SCRANTON, Pa. -- With all five Scranton city council members voting in the affirmative, an ordinance to strengthen and better define the city's code of ethics passed as expected.
Council says this new code will especially address campaign donations in regards to city employees and elected officials.
“So, if someone thinks that there may be an appearance of impropriety, they have the ability to go to the board of ethics and get an opinion from the board,” said council member Bill Gaughan.
Now the ordinance will go to Mayor Bill Courtright's office for final approval.
This comes as the mayor confirms he's under an FBI investigation after raids were done at City Hall and the mayor's home.
The mayor said last week in a statement through his attorney it appears to be related to campaign finance and maintained his innocence.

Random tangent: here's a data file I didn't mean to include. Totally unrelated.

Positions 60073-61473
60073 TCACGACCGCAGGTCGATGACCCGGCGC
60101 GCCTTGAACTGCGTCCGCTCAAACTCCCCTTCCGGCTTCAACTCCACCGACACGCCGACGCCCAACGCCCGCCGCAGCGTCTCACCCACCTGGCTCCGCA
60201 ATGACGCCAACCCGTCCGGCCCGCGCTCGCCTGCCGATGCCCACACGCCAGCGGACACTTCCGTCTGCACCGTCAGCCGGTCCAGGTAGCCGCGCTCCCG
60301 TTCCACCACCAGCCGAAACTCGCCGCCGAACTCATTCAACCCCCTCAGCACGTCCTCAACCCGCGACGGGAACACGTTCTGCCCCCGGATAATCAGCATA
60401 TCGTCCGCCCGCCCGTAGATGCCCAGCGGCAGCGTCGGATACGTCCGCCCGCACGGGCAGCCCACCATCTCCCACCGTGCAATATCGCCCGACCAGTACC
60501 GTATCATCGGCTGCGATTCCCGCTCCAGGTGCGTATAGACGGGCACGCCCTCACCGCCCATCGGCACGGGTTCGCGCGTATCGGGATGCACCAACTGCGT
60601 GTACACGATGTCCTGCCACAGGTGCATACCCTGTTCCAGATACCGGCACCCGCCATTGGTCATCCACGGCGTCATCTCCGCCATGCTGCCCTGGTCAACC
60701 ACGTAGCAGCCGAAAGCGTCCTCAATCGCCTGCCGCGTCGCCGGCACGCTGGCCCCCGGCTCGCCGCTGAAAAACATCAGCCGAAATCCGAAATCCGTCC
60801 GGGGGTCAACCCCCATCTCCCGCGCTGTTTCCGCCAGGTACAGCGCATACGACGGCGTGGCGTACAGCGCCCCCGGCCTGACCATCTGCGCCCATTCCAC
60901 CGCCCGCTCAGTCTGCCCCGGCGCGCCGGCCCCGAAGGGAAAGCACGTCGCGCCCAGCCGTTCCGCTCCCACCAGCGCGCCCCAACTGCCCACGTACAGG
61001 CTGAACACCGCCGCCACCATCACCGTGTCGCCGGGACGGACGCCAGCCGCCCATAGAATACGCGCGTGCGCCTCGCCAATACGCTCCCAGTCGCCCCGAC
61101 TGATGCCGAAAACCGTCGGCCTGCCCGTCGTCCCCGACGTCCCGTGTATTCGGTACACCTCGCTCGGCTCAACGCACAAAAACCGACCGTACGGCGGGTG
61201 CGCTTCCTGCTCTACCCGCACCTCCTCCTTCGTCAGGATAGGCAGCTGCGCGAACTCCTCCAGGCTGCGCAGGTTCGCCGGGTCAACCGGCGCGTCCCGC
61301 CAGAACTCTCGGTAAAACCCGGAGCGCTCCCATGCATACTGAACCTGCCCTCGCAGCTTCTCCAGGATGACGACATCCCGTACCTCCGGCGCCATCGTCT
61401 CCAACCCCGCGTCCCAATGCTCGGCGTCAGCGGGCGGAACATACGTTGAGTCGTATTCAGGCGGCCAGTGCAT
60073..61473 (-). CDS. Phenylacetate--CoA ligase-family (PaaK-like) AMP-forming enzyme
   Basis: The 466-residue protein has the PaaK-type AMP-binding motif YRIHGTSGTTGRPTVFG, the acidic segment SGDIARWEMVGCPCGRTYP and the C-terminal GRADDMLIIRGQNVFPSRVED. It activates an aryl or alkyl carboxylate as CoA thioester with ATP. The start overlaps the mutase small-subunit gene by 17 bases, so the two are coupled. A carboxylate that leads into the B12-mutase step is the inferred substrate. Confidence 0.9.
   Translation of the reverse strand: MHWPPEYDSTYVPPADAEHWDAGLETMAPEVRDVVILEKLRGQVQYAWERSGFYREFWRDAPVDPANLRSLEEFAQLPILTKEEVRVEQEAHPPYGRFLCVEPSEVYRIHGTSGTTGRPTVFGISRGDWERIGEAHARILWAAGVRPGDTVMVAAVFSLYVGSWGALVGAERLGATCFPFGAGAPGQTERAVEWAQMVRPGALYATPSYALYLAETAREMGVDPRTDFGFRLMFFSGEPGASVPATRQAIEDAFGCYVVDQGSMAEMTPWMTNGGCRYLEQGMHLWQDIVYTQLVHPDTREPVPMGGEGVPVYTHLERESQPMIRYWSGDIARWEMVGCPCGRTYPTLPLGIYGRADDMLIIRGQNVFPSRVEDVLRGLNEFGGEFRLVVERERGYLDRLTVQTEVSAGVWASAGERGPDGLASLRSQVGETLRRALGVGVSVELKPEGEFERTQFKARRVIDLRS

“So, I would again call the mayor to publicly address this issue himself, not through his attorney. If he did nothing wrong, he should make a statement to that effect,” said council member Kyle Donahue.
“I believe the mayor needs to make public the information being sought by the search warrants of his home and of his office,” said Scranton resident Marie Schumacher.
Council says the passing of the new code of ethics is purely coincidental to the FBI's investigation of the mayor.
“This legislation is not a reaction to the recent events in any way,” said council member Wayne Evans. “It was actually a proactive initiative by the city council before any of the recent events took place.”
Some even defended the mayor.
“Too many of you people are judging him and criticizing him before all the facts,” said Scranton resident Ron Ellman. “And the fact is this man is innocent until he's proven otherwise in a court of law.”
Once the mayor signs the ordinance, a board of four will be picked to oversee it. Council will have two selections, and the mayor and the controller will each get one.